Dennis Sheedy (1846-1923) "stockman, merchant, capitalist, organizer, had a career that gives him a place in the early history of almost every state west of the Missouri River. He was born in Ireland, youngest of the twelve children of John and Margaret (Fitzpatrick) Sheedy. Both parents were educated. The father, who was a middle-class farmer, brought his family to the United States when Dennis was an infant. After settling near Rockport, Mass., they moved in 1858 to Lyons, Iowa, where the father soon died. Dennis began work by clerking in a store, but at sixteen he determined to seek his fortune farther west. He first went by wagon train to Denver, where he obtained employment in a store; two years later he was in Montana, engaged in placer mining and then in merchandising. He was very successful with freighting and trading in Utah and Montana and at nineteen had accumulated $30,000. After a winter in a commercial school in Chicago, he bought a wagon train and loaded it with stoves, which he freighted to Salt Lake City and sold at a handsome profit, taking produce in trade. This he took to the Montana mines and sold for gold dust. In 1870, after having been in Nevada, California, and Arizona, he went through New Orleans to Texas, bought 2,000 head of cattle, and drove them north to Abilene. A year later he bought 7,000 more. Having driven them north, with narrow escapes from outlaws, he sold all but 3,000. These he drove to Humboldt Wells, Nev., where he established a ranch that he held three years while he increased his stock and ran other herds in Texas, Nebraska, and Colorado. In 1878 the Cheyennes under Chief Dull Knife raided some of his herds and caused him much trouble and loss; the next year he consolidated his cattle interests on the North Platte River. He was now buying 10,000 head annually and branding 3,000 calves each year, but cold winters entailed heavy losses, about thirty per cent, in 1883. Foreseeing the end of the free range, he sold out his cattle interests-32,000 cattle and 400 horses-in 1884. Furthermore, having been married...he desired to lead a more settled life. Going to Denver, he bought stock in the Colorado National Bank of Denver and became vice-president. When in 1886-87 the Holden Smelting Works of Denver, upon which the bank had made heavy loans, had financial difficulties, he was asked to work out a solution. His work in this shows his versatility. Being entirely unfamiliar with the methods and problems of smelting he set about to learn with the help of a teacher and by private study. He reorganized the smelting company, effected economies, and placed it on a paying basis. As president and general manager of the Globe Smelting and Refining Company he rebuilt and enlarged the plant, increased the annual production from $20,000 to $16,000,000, and founded the town of Globeville, Colo. His work with the railroads for favorable rates and with Congress for a protective tariff on lead ores contributed to the success of the company, with which retained his connection until 1910. In 1894 he became president and general manager of the Denver Dry Goods Company, which under his management became the largest department store in Colorado...His record of his experiences, The Autobiography of Dennis Sheedy, was privately printed in 1922" (Le Roy R. Hafen, in Dictionary of American Biography (1935), XVII, page 57).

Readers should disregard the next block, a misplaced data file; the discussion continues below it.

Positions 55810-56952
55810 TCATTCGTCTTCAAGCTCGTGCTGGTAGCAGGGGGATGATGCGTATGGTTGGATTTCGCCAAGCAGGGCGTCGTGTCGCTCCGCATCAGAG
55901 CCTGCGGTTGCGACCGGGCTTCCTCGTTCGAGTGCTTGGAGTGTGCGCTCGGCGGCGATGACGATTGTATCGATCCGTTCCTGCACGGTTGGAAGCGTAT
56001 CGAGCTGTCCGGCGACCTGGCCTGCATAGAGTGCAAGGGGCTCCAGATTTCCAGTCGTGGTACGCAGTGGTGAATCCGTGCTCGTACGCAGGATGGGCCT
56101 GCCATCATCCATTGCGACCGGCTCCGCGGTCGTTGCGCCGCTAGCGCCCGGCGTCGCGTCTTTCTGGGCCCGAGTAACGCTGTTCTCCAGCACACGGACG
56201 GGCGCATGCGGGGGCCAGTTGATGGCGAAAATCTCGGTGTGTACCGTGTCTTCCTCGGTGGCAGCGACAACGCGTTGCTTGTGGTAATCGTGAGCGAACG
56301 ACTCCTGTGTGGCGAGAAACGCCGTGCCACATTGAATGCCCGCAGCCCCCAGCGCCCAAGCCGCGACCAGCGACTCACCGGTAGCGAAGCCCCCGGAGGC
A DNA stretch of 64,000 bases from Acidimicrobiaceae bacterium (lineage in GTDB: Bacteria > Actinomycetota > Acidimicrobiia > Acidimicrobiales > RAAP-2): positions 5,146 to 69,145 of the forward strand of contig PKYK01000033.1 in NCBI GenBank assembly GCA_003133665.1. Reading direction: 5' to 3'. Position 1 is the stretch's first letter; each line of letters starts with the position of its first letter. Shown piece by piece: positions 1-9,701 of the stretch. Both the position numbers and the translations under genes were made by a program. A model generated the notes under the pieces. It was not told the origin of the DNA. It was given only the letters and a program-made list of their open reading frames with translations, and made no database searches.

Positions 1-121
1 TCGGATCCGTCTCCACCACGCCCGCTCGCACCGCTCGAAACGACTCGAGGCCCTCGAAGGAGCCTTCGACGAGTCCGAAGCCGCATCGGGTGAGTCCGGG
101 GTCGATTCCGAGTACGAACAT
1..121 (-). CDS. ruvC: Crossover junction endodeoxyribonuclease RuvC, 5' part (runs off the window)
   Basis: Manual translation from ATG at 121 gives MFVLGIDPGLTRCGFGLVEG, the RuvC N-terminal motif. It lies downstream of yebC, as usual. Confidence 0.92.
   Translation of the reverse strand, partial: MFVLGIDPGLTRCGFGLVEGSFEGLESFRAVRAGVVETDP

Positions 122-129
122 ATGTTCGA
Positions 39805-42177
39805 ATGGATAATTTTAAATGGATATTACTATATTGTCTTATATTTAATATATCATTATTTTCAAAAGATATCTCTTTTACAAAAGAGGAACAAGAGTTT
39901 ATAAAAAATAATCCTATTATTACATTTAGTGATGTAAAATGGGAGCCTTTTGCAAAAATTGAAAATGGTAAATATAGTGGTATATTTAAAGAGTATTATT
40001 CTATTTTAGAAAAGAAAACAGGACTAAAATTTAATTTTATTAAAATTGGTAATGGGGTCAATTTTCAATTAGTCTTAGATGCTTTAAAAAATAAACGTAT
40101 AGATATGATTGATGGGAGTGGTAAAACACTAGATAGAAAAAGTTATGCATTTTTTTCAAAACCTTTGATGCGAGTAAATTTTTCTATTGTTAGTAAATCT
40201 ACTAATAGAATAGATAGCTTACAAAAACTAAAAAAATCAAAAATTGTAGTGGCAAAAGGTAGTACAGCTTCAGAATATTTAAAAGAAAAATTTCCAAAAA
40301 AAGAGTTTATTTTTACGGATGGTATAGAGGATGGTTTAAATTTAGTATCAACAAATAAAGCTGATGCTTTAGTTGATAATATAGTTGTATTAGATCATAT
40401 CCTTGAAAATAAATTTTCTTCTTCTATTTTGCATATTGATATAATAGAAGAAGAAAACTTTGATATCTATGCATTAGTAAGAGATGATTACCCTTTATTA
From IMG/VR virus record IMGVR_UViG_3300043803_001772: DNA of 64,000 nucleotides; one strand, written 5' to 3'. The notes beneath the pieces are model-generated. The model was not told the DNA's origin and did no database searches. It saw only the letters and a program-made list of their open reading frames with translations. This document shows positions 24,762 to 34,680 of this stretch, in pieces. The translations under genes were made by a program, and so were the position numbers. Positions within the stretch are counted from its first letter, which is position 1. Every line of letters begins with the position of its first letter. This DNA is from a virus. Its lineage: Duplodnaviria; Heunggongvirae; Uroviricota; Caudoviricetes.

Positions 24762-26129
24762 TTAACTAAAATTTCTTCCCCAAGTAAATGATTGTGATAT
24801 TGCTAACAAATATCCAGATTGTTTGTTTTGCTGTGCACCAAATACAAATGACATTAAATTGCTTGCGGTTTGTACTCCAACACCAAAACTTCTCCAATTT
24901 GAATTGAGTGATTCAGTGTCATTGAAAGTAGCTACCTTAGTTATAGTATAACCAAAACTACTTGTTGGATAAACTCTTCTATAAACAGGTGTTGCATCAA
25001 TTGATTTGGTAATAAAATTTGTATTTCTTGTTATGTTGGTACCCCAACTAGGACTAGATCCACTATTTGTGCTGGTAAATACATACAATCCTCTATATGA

George B. Berger (1869-1939) served as President of the Colorado National Bank from 1911 to 1934, when Dennis Sheedy was a Vice-President. "Charles B. Kountze died in 1911, and was succeeded as president [of the Colorado National Bank] by George B. Berger, who came to the bank as assistant cashier under his father in 1889 and became cashier in 1890, on the death of the elder Berger...Mr. Dennis Sheedy, one of the most successful men in the West, has been a director and vice-president of the institution since 1882" (The Bankers Magazine, Volume XCI (July to December 1915), pages 690-691).